E.W. Jackson, the Christian activist who said last month that Democrats were violating the will of the American public by voting, now says it’s a travesty that two Muslim women were elected to Congress.
He also sees the rule change that will allow Rep.-elect Ilhan Omar to wear a hijab on the House floor as a sign of impending Sharia law.
“What? Are we now going to turn Congress into an institution of Sharia law?” Jackson complained. “This stuff is just crazy … Lord, help us.”
“The floor of Congress is now going to look like an Islamic republic,” he continued. “I mean, really? Man. We are a Judeo-Christian country. We are a nation rooted and grounded in Christianity and that’s that. And anybody that doesn’t like that, go live somewhere else. It’s very simple. Just go live somewhere else. Don’t try to change our country into some sort of Islamic republic or try to base our country on Sharia law.”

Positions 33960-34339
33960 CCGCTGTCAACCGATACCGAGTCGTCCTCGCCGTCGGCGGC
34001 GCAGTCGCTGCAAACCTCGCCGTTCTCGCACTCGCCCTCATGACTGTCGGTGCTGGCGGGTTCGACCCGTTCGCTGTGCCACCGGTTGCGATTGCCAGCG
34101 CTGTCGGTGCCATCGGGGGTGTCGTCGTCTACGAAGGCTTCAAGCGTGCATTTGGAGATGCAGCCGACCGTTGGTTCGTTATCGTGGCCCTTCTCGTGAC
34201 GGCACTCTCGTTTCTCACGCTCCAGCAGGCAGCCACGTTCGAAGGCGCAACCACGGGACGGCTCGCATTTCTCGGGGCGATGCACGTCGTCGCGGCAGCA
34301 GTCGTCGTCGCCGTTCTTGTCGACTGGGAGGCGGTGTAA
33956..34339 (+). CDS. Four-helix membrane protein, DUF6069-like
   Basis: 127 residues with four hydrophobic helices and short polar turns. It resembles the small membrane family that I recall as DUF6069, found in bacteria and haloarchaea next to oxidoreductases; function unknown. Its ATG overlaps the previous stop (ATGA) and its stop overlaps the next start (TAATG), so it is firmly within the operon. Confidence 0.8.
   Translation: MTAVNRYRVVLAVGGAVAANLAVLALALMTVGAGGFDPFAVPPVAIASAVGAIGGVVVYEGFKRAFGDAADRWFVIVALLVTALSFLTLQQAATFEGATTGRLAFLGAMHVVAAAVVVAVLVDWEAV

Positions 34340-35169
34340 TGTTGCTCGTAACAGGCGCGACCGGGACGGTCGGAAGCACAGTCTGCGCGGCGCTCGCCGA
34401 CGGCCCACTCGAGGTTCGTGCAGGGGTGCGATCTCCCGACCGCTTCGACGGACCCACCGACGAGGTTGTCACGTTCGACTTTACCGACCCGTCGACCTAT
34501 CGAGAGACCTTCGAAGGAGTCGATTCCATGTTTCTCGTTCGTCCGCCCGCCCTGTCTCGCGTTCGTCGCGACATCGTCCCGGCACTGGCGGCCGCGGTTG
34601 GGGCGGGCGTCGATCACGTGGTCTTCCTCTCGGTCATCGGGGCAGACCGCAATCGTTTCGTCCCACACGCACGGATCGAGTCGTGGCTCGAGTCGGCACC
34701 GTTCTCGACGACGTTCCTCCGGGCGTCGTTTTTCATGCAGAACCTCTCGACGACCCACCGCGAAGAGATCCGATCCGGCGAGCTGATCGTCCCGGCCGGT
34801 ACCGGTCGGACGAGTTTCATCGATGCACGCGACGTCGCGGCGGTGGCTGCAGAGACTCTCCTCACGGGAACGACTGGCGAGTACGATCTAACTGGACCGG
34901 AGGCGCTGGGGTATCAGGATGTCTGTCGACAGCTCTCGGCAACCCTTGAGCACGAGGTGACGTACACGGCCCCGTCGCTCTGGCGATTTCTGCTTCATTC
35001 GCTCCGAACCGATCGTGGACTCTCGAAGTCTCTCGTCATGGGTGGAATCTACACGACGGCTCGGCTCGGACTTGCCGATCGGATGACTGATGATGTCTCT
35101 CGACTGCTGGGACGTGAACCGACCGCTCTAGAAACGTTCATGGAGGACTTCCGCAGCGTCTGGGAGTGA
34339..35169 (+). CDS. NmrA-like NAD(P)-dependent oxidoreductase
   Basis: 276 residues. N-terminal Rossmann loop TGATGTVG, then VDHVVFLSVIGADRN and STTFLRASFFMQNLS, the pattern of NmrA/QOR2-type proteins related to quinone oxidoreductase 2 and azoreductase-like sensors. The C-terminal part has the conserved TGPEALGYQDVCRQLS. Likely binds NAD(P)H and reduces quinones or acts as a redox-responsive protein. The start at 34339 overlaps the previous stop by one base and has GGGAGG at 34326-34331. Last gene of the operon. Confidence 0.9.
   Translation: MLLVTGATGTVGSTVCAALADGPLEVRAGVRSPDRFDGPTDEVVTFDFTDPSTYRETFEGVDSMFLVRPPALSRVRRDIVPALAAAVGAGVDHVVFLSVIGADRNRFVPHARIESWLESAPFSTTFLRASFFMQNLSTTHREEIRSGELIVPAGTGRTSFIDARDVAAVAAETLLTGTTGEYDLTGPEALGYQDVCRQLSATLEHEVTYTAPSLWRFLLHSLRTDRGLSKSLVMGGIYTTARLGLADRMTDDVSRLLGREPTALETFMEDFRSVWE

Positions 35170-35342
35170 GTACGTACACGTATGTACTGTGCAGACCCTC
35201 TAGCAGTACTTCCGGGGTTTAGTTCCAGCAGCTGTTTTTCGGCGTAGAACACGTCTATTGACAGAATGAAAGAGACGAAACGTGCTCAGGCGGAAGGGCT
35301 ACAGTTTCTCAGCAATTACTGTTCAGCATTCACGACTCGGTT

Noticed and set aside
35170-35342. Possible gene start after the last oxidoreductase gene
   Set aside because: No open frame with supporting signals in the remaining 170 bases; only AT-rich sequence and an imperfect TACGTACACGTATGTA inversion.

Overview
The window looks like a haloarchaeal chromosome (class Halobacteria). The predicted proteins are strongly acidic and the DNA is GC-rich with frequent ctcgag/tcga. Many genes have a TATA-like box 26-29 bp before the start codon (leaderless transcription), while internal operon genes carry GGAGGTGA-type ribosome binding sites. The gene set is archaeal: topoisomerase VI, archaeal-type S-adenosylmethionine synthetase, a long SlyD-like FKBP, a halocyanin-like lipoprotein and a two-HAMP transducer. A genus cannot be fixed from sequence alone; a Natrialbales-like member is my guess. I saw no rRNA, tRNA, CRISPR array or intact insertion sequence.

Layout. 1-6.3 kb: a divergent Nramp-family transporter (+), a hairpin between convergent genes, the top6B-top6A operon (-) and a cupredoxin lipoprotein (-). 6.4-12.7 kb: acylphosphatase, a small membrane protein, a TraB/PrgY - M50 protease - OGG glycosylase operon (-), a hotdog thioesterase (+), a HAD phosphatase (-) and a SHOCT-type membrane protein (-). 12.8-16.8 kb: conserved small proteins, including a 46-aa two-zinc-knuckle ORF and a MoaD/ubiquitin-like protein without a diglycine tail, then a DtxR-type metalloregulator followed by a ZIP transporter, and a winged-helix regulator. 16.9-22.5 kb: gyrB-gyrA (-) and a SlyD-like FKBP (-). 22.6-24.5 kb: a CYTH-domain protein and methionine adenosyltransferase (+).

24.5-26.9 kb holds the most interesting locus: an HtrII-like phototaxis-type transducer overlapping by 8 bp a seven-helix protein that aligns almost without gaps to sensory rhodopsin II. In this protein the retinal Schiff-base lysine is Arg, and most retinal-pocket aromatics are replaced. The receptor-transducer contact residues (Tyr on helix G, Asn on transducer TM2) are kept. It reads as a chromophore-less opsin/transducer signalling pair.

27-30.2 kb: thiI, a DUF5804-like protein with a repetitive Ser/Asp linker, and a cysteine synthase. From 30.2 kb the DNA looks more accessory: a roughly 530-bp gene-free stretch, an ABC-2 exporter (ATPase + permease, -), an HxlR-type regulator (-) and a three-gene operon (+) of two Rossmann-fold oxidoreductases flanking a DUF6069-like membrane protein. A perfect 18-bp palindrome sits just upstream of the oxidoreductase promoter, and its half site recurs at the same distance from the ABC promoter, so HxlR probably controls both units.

“The threat to humanity is not merely radical Islam,” Jackson said. “The threat to humanity is Islam, period. That’s right, I said it and I mean it … That system is dangerous and it is a threat to freedom. Period.”
To be clear, Omar didn’t (and wouldn’t) say everyone should cover themselves up in the same way. She’s also not radical. Just progressive. (Not that Jackson sees any difference.)
And what about the whole idea of there being no religious test for public office? To hell with that, Jackson said.
“The fact that we’re electing these people to Congress and electing them to office is just beyond the pale,” he added. “Now, don’t get me wrong, I believe in the freedom of religion, I believe in the First Amendment, but I’ll tell you what, I’m not voting for a Muslim to serve in any office. Me, personally, I’m not doing it. I’m not doing it. Period. I’m not doing it.”
Sure, we have freedom of religion, but it’s despicable that people of other religions think they can do what Christians get to do all the time!
Jackson doesn’t have to vote for a Muslim. But to discount someone who clings to a different mythology from you just reeks of bigotry. If Omar said the same thing about Christians, Jackson would call it Christian persecution.
(via Right Wing Watch)